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“The Seven Habits of Highly Effective People” is a self-help book written by Stephen R. Covey and published in 1989. The book has sold more than 25 million copies worldwide and has been translated into numerous languages.

The book presents a holistic, integrated approach to personal and professional effectiveness and teaches readers how to become more proactive, independent, and successful in their personal and professional lives. It emphasizes the importance of taking a principle-centered approach to personal and professional development and offers practical guidance on how to do so.

Stephen Coley summarizes twenty-five years of experience and thinking and presents his theory of the seven habits or practices that distinguish the happy, healthy, and successful from the unsuccessful. The seventh is about renewal by becoming a better person than he is, i.e. self-rehabilitation.

The book is organized around seven habits that Covey believes are essential to success. These habits are:

Habit 1: Be proactive, initiative, and effective (personal version)

Every person has the power to make his personal decisions. And when a person uses this power to choose his reaction based on his principles and not on the circumstances and the actions of others. He is a race, and the racing person works on the things that he has the ability to control (the circle of influence) instead of being preoccupied with the things that he cannot control (the circle of interests). He uses this power positively to influence events and expand the circle of influence.

Habit 2: Begin with the End in Mind (Personal Leadership)

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Effective people carve their own futures, and they make use of a beginning and an end in mind in all areas of their lives rather than letting others or circumstances decide the outcome. They plan carefully for what they want to become, what they want to do, and what they want to have, and then let their mind map guide them in making their decisions. They live in wonderful harmony with what they do.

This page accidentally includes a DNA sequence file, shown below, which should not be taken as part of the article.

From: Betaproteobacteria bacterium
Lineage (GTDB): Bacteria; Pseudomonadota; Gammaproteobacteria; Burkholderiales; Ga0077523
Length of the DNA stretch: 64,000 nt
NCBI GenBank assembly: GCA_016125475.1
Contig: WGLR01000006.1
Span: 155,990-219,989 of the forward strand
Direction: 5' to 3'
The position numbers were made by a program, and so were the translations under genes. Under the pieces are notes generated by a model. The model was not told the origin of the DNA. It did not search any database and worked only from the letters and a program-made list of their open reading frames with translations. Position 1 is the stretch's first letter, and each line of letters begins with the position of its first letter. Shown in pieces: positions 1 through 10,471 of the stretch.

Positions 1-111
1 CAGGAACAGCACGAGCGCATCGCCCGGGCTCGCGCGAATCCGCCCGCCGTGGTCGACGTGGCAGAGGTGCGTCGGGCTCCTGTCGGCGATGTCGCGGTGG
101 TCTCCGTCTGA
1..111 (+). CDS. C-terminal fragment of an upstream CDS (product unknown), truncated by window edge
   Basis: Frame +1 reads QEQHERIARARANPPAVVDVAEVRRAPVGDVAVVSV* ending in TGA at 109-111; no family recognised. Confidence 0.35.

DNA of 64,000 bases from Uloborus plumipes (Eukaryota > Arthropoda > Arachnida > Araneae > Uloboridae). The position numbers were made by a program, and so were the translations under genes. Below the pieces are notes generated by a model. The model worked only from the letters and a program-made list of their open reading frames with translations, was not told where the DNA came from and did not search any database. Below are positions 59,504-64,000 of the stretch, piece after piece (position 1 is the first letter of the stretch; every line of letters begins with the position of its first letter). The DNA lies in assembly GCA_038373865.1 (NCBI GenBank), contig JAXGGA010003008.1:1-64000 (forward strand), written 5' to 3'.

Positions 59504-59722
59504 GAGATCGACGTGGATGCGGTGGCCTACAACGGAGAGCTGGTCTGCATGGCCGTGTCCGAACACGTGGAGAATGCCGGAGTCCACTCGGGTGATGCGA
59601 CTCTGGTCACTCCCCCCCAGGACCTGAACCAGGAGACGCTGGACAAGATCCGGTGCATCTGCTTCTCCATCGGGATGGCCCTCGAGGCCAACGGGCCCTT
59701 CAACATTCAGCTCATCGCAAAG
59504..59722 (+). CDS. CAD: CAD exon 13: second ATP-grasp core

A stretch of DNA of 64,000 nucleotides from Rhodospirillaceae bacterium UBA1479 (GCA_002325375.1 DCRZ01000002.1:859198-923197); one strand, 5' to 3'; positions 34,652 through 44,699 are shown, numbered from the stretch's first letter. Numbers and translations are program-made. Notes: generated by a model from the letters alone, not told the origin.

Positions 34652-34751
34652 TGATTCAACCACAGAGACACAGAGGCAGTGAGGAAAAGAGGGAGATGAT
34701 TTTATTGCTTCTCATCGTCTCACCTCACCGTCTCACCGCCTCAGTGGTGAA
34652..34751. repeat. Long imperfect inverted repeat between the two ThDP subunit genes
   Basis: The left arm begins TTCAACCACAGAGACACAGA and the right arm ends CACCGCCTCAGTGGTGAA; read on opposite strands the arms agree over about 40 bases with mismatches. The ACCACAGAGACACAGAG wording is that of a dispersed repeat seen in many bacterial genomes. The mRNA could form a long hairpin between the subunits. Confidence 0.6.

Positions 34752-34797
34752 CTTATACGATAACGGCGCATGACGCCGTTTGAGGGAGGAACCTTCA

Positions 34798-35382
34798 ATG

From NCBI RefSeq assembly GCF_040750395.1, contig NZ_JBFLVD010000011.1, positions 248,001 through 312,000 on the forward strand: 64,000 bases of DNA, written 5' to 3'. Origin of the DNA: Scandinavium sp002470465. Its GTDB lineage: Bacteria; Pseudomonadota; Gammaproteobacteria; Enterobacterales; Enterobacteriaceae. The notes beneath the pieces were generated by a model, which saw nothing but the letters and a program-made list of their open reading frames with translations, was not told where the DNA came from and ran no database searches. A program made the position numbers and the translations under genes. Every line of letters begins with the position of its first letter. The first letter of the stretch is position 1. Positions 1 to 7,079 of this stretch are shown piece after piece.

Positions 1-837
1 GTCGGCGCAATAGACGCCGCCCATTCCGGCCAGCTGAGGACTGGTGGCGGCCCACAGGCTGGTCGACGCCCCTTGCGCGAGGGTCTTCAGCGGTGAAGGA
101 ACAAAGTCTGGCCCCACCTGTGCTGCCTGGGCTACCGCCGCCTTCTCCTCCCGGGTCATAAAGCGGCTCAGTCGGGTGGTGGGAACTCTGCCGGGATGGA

The third habit: start with the most important first. (personal management)

What are the first things? The first things are those things that we ourselves find worth doing that move us in the right direction and help us achieve the intrinsic principles found in our mission in life. And the initial things are often important and also perhaps urgent, and the best use of our time is by focusing on what is important in our work and our relationships.

Habit 4: Win-win thinking. (General Command)

The “win/win” thinking pattern is not a technique but a comprehensive philosophy for human dealings. It is a basic principle for success in all our dealings. It means that the two parties won because they chose agreements or solutions that benefit and satisfy both parties, which makes both parties feel comfortable with their decisions and committed to their performance. A person who thinks “win/win” has three basic traits, integrity, maturity, and mental abundance.